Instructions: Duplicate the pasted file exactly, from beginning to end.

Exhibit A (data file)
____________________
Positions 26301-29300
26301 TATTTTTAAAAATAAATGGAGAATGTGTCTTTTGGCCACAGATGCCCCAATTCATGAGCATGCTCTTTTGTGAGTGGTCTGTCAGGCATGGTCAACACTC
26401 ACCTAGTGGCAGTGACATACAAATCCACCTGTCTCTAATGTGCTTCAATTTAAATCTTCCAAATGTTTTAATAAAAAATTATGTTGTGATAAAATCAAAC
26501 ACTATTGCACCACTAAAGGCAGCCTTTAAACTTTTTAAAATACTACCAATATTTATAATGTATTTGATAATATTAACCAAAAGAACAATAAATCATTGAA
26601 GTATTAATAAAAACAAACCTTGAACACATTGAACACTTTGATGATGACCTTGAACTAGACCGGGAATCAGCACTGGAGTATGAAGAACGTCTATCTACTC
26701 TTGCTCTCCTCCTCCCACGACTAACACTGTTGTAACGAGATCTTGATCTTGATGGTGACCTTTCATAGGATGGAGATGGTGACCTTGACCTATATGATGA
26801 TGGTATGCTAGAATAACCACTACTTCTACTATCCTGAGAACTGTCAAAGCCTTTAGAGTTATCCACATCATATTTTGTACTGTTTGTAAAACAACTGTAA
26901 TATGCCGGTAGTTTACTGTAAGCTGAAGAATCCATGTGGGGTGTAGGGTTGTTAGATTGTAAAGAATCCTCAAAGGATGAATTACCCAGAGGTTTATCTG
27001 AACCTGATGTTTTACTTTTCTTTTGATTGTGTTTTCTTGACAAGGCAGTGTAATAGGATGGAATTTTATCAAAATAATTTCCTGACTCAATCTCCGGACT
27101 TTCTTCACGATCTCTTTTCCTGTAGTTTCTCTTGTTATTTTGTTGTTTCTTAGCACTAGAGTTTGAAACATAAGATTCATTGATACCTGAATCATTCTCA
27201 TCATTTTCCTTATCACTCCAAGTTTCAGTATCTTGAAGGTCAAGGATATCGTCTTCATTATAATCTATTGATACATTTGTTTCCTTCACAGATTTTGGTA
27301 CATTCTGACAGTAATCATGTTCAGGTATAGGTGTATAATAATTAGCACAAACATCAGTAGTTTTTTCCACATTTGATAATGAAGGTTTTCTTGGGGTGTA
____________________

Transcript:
Positions 26301-29300
26301 TATTTTTAAAAATAAATGGAGAATGTGTCTTTTGGCCACAGATGCCCCAATTCATGAGCATGCTCTTTTGTGAGTGGTCTGTCAGGCATGGTCAACACTC
26401 ACCTAGTGGCAGTGACATACAAATCCACCTGTCTCTAATGTGCTTCAATTTAAATCTTCCAAATGTTTTAATAAAAAATTATGTTGTGATAAAATCAAAC
26501 ACTATTGCACCACTAAAGGCAGCCTTTAAACTTTTTAAAATACTACCAATATTTATAATGTATTTGATAATATTAACCAAAAGAACAATAAATCATTGAA
26601 GTATTAATAAAAACAAACCTTGAACACATTGAACACTTTGATGATGACCTTGAACTAGACCGGGAATCAGCACTGGAGTATGAAGAACGTCTATCTACTC
26701 TTGCTCTCCTCCTCCCACGACTAACACTGTTGTAACGAGATCTTGATCTTGATGGTGACCTTTCATAGGATGGAGATGGTGACCTTGACCTATATGATGA
26801 TGGTATGCTAGAATAACCACTACTTCTACTATCCTGAGAACTGTCAAAGCCTTTAGAGTTATCCACATCATATTTTGTACTGTTTGTAAAACAACTGTAA
26901 TATGCCGGTAGTTTACTGTAAGCTGAAGAATCCATGTGGGGTGTAGGGTTGTTAGATTGTAAAGAATCCTCAAAGGATGAATTACCCAGAGGTTTATCTG
27001 AACCTGATGTTTTACTTTTCTTTTGATTGTGTTTTCTTGACAAGGCAGTGTAATAGGATGGAATTTTATCAAAATAATTTCCTGACTCAATCTCCGGACT
27101 TTCTTCACGATCTCTTTTCCTGTAGTTTCTCTTGTTATTTTGTTGTTTCTTAGCACTAGAGTTTGAAACATAAGATTCATTGATACCTGAATCATTCTCA
27201 TCATTTTCCTTATCACTCCAAGTTTCAGTATCTTGAAGGTCAAGGATATCGTCTTCATTATAATCTATTGATACATTTGTTTCCTTCACAGATTTTGGTA
27301 CATTCTGACAGTAATCATGTTCAGGTATAGGTGTATAATAATTAGCACAAACATCAGTAGTTTTTTCCACATTTGATAATGAAGGTTTTCTTGGGGTGTA